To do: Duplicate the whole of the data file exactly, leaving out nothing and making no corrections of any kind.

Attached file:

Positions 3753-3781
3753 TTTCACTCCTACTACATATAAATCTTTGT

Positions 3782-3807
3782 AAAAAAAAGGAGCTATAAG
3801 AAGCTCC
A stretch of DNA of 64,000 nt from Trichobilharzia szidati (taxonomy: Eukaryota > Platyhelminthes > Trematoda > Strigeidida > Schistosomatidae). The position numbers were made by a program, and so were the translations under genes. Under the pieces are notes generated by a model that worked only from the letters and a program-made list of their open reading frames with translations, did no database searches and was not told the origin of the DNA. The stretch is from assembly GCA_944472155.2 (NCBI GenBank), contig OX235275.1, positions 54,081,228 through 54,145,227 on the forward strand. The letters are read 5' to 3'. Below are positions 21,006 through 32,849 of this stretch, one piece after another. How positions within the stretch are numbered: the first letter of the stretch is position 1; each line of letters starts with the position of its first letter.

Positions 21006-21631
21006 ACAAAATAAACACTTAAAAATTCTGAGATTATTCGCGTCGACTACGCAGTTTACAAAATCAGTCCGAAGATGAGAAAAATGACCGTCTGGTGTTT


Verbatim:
Positions 3753-3781
3753 TTTCACTCCTACTACATATAAATCTTTGT

Positions 3782-3807
3782 AAAAAAAAGGAGCTATAAG
3801 AAGCTCC
A stretch of DNA of 64,000 nt from Trichobilharzia szidati (taxonomy: Eukaryota > Platyhelminthes > Trematoda > Strigeidida > Schistosomatidae). The position numbers were made by a program, and so were the translations under genes. Under the pieces are notes generated by a model that worked only from the letters and a program-made list of their open reading frames with translations, did no database searches and was not told the origin of the DNA. The stretch is from assembly GCA_944472155.2 (NCBI GenBank), contig OX235275.1, positions 54,081,228 through 54,145,227 on the forward strand. The letters are read 5' to 3'. Below are positions 21,006 through 32,849 of this stretch, one piece after another. How positions within the stretch are numbered: the first letter of the stretch is position 1; each line of letters starts with the position of its first letter.

Positions 21006-21631
21006 ACAAAATAAACACTTAAAAATTCTGAGATTATTCGCGTCGACTACGCAGTTTACAAAATCAGTCCGAAGATGAGAAAAATGACCGTCTGGTGTTT